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Would want to date someone knowing that he or she had a significant, pre-existing and ongoing emotional bond with another single member of the opposite sex?
If I were a single person desiring marriage, the answers to these questions would matter to me.
So is the trend toward intimate friendships between single men and women a good thing? If you haven't read my previous articles on biblical dating, you'll be helped in thinking through this issue by reading "Biblical Dating: How It's Different From Modern Dating." Based on some of the principles found there, let me offer a couple of practical reasons why I believe such friendships to be generally unwise, and then I'll suggest a positive role for friendship among singles in the Christian community.
In this series of articles, I've raised several biblical principles regarding the way we should treat our brothers and sisters in Christ.
Either way, that person is now hanging on to the "friendship" in the hope of getting something more despite the "clear words" from the other person that he or she wants nothing beyond friendship.
To the extent that one person's romantic feelings have been clearly articulated to the other (and were met with an unfavorable response) to continue in some no-man's land of "good friends," is arguably to take selfish advantage of the vulnerable party. What if one person develops romantic feelings in a friendship in which no "clear words" have been spoken, such that the desires of the other person are a mystery?
I have seen and heard and read of such frustration and hurt playing out many times over.
Certainly, a man can find himself in a similar position with a woman he's attracted to, but given his obligation to be clear and intentional with the woman and to initiate the type of relationship he truly desires, he arguably has placed — or at least kept — view your "friendship"?
As I've discussed before, a broad (but sound) implication of this passage is that "defrauding" could include inappropriate emotional — as well as physical — intimacy.Yet even with all this deep communication going on, at least one aspect of these friendships inherently involves a mixed message.No matter how clearly one or both of you have defined what's happening as "just friends," your are constantly saying, "I enjoy being with you and interacting with you in a way that suggests marriage (or at least romantic attraction)." The simple reality (of which most people are aware, whether they admit it or not) is that in the vast majority of these types of relationships, one of the parties involved either began the "friendship" with romantic feelings for the other person or develops them along the way.Yes, I know, the other person is an adult who is free and responsible to walk away if he or she is so unsatisfied, but like it or not, it tends not to work that way. Especially if it's the woman in this position (as seems to be the case more often than not) she will likely feel that if she pushes for something more than friendship, she may lose the interaction and companionship she currently has.Still, given her desire for a husband — and perhaps to have man as her husband — the status quo of "just really good friends but nothing more for some odd reason" will leave her unsatisfied, frustrated and confused.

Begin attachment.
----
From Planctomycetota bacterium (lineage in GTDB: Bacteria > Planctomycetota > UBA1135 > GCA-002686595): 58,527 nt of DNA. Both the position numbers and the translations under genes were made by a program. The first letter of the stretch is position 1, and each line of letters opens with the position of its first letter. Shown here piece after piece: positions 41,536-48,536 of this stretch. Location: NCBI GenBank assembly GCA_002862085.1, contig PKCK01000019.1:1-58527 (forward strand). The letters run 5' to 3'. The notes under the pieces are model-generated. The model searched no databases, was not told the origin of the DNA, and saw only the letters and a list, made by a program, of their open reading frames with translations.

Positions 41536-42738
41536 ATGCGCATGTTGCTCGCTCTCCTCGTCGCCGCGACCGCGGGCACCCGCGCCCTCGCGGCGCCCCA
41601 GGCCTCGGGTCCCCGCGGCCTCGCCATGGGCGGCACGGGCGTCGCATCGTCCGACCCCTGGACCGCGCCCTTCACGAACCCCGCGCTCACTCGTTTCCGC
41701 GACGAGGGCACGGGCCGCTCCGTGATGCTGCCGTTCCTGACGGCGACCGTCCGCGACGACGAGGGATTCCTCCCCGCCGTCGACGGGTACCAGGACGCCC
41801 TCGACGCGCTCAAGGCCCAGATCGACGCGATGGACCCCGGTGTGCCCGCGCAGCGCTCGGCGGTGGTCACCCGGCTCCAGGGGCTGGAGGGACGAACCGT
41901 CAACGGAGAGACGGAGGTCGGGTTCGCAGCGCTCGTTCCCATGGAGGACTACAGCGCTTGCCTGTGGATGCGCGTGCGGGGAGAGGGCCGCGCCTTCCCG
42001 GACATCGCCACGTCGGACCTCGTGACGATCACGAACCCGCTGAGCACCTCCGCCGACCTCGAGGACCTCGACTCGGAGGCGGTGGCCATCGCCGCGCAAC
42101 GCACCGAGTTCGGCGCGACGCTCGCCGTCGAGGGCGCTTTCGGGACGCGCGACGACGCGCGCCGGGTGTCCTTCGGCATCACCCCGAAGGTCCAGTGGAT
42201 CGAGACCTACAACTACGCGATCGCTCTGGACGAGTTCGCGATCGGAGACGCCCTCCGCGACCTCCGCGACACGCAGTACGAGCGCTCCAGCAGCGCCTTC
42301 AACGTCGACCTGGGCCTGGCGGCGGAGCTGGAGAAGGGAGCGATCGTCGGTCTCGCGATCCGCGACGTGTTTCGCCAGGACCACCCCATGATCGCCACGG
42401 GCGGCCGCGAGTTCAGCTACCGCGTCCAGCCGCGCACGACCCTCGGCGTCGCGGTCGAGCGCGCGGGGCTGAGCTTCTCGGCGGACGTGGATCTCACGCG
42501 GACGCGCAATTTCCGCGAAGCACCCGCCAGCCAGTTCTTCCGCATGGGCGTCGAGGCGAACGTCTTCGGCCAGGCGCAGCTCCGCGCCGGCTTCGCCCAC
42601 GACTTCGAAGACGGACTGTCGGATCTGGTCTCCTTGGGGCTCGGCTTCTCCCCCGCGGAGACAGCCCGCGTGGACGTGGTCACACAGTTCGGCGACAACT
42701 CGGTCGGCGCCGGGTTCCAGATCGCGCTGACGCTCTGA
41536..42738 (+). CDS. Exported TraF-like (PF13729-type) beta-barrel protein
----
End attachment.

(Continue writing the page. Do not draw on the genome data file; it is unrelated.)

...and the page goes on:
Before continuing with this article, please review the preamble included at the beginning of part 1 of this series, "Biblical Dating: How It's Different From Modern Dating." * * * PART 2: Men Initiate, Women Respond » One of the big questions hovering around the topic of courtship and dating is the role of friendship.